Daniel Austin
I’m a Vegan Competitive Powerlifter. This is How I Got Fit, Strong, and Powerful


We talked with Daniel Austin in November, 2019. Follow Daniel on Instagram and YouTube
Country:
United States
Age:
36 years
Weight:
76 kg
(168 lbs)
Height:
170 cm
(5 '7)


Instagram, @veganxmeathead

Hi! Tell us about yourself and your training

My name is Daniel Austin and I am a longtime vegan (14 years now) who got into competitive powerlifting (raw) almost five years ago. I am currently 36 years old, and live in Memphis, Tennessee, although I am originally from Texas.

The thing I love about powerlifting is that most of the workouts are hard on the body, so it makes recovery extra important, and that often equates to more time out of the gym, which means I get to have a life outside of the gym.

Typically, I train three days a week, four days at the most, depending on how much weekly volume I need to achieve, what weaknesses I need to address, and how far out I am from a meet.

I always tell my crossfit and bodybuilder friends, who are often in the gym 5-6 days a week, that they need to come over to the “dark side” of powerlifting so they can have more free time to enjoy their lives.

Describe a typical day of training

I regularly train in the evening. I find this is best for powerlifting, at least for me, since it allows me to pack in calories throughout the day to then expend during my workout.

It seems like cardio people are more morning oriented, especially since running while fasted helps burn fat and stay lean, but doing heavy lifting while fasted is generally a terrible idea, so night time is the right time for me.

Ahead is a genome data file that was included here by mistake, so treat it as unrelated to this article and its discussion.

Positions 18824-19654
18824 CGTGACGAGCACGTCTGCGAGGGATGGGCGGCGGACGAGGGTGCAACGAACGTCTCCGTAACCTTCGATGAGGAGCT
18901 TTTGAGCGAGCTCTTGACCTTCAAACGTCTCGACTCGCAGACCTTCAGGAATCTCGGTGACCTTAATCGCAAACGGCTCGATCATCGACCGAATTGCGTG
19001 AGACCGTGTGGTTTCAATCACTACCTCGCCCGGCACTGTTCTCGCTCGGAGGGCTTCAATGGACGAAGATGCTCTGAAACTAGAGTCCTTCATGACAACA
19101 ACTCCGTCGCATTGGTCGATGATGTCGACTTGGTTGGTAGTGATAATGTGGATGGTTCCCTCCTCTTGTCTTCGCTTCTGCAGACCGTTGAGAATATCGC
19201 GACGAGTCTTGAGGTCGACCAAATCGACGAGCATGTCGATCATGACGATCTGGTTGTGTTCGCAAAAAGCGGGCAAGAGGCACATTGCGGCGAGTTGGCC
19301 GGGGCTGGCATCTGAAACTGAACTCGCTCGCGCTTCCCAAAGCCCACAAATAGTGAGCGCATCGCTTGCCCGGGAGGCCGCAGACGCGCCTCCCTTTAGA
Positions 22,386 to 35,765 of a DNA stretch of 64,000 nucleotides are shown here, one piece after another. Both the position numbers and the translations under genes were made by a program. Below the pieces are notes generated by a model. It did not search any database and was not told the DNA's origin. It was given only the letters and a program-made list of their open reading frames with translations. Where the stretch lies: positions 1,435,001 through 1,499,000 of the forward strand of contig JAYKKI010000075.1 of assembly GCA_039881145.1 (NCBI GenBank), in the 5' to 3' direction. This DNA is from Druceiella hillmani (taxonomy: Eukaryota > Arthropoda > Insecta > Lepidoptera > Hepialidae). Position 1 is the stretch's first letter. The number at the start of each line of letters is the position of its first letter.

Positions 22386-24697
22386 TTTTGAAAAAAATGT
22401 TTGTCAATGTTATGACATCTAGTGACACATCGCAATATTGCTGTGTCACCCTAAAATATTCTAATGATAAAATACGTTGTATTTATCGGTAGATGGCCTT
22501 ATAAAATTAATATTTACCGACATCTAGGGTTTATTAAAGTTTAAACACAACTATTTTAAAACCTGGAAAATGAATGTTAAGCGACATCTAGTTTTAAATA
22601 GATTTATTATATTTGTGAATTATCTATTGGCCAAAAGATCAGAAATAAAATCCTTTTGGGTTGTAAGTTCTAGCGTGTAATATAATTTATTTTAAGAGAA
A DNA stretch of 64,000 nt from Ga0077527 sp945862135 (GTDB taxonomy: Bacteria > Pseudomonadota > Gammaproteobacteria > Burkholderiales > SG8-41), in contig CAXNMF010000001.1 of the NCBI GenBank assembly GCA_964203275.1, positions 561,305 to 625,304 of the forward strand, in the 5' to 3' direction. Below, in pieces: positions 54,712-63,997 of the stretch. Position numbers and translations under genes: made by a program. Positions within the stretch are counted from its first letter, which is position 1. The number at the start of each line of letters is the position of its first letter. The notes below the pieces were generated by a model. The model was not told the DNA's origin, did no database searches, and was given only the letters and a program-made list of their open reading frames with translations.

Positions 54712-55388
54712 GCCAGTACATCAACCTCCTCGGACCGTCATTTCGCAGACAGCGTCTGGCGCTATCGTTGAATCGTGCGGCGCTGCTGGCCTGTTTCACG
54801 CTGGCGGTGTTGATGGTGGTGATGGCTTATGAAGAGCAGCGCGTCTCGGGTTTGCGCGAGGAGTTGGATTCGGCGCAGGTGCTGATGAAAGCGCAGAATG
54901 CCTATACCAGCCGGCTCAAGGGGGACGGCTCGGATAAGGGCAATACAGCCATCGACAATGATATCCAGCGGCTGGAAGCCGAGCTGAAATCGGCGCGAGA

I’ve been powerlifting steadily since mid 2014, and to be this many years in without any significant time off from this kind of training means I have (unfortunately) reached the ‘advanced’ lifter stage of progression, in which it generally now takes me months of steady work to make fairly minimal gains.

This also generally means that standard programs no longer work for me. I worked with a coach for a year, and he taught me a lot about fixing my technique and form, but we didn’t achieve much higher numbers together, so now I write my own programming, and I do so pretty intuitively overall, gauging the balance I need between volume and neural adaptation (via intensity) based on how I feel each workout. And fortunately, my numbers are now going up again.

Right now, I am typically training three days a week, and I definitely squat each of those days. I guess you can say I still borrow some philosophy from the Texas Method or even the old 5×5 programs, which generally start with a moderately heavy volume day for squats, then the second training day incorporates low intensity squats for recovery, and the final day of the week will focus on heavier weight with less reps to drive neural adaptation going into the next week.

I generally have one heavy bench day in the middle of the week, and I am finding that as long as I do deload weeks often enough, one heavy bench day is perfectly adequate for me to keep making gains, even as an advanced stage lifter.

I support my bench with overhead shoulder presses on Day 1 of training each week, but focus more on volume and shoulder hypertrophy with those. On the third day of training, I usually do something like close grip bench and tricep accessory work with cables or dumbbells with comparatively light weight to facilitate bloodflow and recovery from my heavy bench workout two days prior.

I used to deadlift progressively heavy once a week, but again, as an advanced stage lifter, this sadly ends up shutting down progress in all my lifts, just from nervous system overload and posterior chain soreness.

Strangely, even though I am a raw powerlifter, I borrowed an approach from Dave Tate (Elite FTS) about running a variation of the Conjugate/West Side Barbell method, in which he talked about making a 10-day week instead of a seven-day week. I do this to factor in more recovery time for heavy deadlifts.

So while I generally keep squat and bench on weekly cycles, I only go heavy on deadlift every nine to 10 days right now, and it is actually working well for me.

The other ways I address low back strength and recovery on the other training days leading up to that heavy deadlift day are by doing deadlift variations with lighter weight and pronounced speed (deficit deadlifts are typically my go to for the increased hamstring stretch and activation), and lately I have been doing more high rep work with reverse hyperextension machine, as well as kettlebell swings.